This is worth plucking from a Capitol Confidential story today:

State employees get a 3 percent pay hike this Friday, because lawmakers in the House and Senate failed to veto it earlier this year. This will be the 11th raise they've received since 2002. In addition, individual employees are constantly getting "step" or seniority pay hikes, longevity boosts, and more.

On top of all that, taxpayers have had to continuously kick in more to pay the increasing cost of their health bennies.

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All told, state employees receive an average compensation package (benefits included) that costs taxpayers $93,039. State salaries surpass private levels in many job categories. And government employees at all levels in Michigan receive benefits that exceed private-sector averages by $5.7 billion annually.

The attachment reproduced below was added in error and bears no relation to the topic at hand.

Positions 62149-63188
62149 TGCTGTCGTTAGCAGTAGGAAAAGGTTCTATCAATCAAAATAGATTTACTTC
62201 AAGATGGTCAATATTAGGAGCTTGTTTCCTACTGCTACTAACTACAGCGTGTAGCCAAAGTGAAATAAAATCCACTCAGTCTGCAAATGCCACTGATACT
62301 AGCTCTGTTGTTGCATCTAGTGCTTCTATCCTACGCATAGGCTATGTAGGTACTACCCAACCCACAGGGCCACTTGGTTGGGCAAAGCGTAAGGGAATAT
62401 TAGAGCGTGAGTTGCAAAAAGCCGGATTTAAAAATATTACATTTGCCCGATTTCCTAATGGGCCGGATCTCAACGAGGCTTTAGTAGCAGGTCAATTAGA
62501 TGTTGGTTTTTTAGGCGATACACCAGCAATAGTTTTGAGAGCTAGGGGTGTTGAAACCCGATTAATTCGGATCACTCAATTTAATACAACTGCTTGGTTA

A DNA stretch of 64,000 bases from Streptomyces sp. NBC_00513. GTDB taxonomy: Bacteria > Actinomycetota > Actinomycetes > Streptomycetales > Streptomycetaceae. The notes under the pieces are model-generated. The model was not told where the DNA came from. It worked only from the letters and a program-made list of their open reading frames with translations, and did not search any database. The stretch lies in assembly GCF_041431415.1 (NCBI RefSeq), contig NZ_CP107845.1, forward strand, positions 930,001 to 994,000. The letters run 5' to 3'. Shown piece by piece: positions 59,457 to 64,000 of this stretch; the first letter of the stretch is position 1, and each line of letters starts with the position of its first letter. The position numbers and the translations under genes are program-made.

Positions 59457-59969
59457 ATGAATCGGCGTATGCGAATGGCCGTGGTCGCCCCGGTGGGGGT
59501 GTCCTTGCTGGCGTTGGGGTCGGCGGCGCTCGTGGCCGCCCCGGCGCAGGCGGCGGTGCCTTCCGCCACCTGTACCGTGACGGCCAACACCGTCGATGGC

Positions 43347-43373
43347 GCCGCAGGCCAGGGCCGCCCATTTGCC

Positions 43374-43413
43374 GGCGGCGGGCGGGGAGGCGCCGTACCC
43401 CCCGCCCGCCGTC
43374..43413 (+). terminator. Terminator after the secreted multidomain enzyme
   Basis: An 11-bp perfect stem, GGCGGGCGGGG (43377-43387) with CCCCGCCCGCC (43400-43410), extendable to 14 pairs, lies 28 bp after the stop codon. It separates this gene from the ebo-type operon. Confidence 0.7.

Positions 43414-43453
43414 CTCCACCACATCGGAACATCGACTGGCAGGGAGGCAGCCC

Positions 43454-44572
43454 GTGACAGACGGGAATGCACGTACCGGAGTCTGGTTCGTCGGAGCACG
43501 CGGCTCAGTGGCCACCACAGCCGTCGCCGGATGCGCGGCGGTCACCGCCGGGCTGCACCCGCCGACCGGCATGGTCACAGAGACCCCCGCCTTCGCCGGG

Most state employees are dedicated and work hard, but the process of setting their pay has been corrupted by a system that grants them both "civil service" job protections and unionized collective bargaining privileges. A recent article about the (relatively recent) rise of public-sector unionism describes how government employee unions are "bankrupting states and municipalities" because they "achieve influence on both sides of the bargaining table by making campaign contributions and organizing get-out-the-vote drives to elect politicians who then control the negotiations over their pay, benefits, and work rules." (See also "Public Sector Unions — The New Tammany Hall" on this blog.)


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